Is variation within the population appropriately reflected within the sample? (Consider e.g. variation between batches, cavities, production installations, etc). - What is the underlying distribution of the parameter values?

What is the assumption or physical insight for the distribution of the parameter values in the population? Can we test this assumption on the basis of the sample values? And where we are not confident about the distribution of the parameter values, what is the way forward? - Is the sample size sufficient?

The estimate of the tolerance interval is based on the sample of test results. The uncertainty in the estimates of the tolerance interval depends on the sample size.

**Tolerance interval estimations**

Once the appropriate confidence level and proportion level for the tolerance interval have been chosen, the estimate of the tolerance interval on the basis of the test result can be determined. As stated, the assumption concerning the distribution for long-term performance of the parameter is very important here. In many situations, the normal distribution will be an appropriate assumption; but it’s good to have a clear rationale as to why this is appropriate here, as deviations from normal distributions can have a major impact on the estimate of the tolerance interval. There are numerous tests available to check whether the distribution of the test values deviate from a normal distribution. We recommend the Anderson Darling test, combined with a normal probability plot of the sample data.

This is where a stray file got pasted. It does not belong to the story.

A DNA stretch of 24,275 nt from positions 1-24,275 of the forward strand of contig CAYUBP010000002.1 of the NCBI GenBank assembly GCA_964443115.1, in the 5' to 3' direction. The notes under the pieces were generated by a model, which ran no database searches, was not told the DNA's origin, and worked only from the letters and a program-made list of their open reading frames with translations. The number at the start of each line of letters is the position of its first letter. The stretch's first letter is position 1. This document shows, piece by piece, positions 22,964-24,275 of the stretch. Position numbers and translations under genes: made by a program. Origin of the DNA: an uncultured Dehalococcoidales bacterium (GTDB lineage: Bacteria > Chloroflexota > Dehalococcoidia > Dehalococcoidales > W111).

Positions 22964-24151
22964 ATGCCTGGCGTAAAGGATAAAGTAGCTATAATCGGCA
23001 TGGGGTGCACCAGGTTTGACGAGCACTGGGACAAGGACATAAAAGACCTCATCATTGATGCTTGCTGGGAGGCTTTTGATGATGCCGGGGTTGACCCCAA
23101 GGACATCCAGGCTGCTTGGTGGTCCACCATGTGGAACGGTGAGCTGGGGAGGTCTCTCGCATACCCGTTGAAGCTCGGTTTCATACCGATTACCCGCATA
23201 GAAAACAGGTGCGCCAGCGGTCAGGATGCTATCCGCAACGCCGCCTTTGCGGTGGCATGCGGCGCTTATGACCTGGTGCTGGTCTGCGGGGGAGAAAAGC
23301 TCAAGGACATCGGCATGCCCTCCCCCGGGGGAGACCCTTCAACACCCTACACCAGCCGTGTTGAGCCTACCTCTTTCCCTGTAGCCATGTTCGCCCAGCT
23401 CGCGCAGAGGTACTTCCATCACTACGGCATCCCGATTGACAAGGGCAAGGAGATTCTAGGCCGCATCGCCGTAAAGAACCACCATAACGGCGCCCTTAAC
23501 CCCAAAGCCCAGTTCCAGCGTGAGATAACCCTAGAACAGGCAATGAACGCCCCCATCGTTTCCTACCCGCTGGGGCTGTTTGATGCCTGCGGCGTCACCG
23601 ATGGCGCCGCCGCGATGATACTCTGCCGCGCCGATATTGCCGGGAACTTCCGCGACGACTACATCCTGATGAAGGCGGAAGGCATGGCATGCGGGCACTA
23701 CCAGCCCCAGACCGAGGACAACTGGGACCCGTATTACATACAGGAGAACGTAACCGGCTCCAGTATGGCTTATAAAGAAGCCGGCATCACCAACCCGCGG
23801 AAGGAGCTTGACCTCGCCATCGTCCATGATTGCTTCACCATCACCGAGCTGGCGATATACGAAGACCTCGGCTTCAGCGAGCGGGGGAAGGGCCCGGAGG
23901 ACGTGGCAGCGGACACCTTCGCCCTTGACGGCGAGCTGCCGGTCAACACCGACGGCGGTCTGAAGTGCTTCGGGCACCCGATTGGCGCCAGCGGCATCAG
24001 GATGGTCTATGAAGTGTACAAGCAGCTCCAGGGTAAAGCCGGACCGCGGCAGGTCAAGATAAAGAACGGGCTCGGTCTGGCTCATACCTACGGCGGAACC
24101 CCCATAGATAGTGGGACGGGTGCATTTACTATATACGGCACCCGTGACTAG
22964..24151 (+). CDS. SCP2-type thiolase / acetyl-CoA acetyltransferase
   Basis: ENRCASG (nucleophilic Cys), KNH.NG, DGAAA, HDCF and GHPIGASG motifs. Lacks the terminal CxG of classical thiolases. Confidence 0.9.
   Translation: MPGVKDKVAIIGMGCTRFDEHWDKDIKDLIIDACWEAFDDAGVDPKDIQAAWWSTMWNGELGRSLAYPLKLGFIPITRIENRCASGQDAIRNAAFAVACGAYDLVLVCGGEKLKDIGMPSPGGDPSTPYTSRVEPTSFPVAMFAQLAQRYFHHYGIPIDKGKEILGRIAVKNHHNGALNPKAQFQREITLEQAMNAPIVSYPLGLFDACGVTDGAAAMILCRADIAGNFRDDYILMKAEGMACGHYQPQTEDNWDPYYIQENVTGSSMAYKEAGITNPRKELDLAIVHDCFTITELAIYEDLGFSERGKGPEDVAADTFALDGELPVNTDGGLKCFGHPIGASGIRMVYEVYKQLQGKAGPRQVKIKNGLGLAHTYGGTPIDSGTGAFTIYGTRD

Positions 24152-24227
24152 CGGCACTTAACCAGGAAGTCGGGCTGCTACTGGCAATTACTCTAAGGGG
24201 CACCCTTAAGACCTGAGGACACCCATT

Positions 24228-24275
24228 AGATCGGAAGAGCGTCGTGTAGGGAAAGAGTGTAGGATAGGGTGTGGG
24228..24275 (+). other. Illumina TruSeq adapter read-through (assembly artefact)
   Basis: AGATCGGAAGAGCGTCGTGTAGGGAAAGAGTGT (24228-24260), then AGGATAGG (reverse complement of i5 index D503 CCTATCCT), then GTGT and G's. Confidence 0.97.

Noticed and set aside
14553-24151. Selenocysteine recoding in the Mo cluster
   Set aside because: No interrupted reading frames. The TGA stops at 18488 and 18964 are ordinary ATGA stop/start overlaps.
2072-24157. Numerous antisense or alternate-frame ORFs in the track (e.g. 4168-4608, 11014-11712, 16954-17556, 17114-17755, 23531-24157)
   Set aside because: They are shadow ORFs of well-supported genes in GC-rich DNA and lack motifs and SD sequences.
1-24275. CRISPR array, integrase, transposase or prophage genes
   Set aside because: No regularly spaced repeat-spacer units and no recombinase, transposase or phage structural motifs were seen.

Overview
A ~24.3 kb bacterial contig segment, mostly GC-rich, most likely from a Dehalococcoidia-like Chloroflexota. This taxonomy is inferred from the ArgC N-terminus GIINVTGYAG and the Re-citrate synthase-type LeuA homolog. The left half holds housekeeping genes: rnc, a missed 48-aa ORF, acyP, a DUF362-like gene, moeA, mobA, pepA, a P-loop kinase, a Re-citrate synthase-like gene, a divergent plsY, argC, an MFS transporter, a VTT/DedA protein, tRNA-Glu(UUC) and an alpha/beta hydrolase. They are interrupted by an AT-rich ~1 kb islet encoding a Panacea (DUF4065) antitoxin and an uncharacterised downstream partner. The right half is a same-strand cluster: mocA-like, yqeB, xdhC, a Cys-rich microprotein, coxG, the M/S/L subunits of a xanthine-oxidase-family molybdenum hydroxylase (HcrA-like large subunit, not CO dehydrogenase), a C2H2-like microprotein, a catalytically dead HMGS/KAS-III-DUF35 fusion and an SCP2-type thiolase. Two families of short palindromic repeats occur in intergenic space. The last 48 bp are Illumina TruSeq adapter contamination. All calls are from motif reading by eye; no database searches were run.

Where the parameter values in the population can be assumed to follow a normal distribution, we can then estimate the tolerance interval {Y_{L};Y_{U}} on the basis of the sample values, using a straightforward approximation of the exact tolerance interval as introduced by Howe^{2} (See Figure 1 for details on calculations). As shown, the resulting tolerance interval is determined by the k-factors k_{2} or k_{1} on the basis of the sample average and sample standard deviation: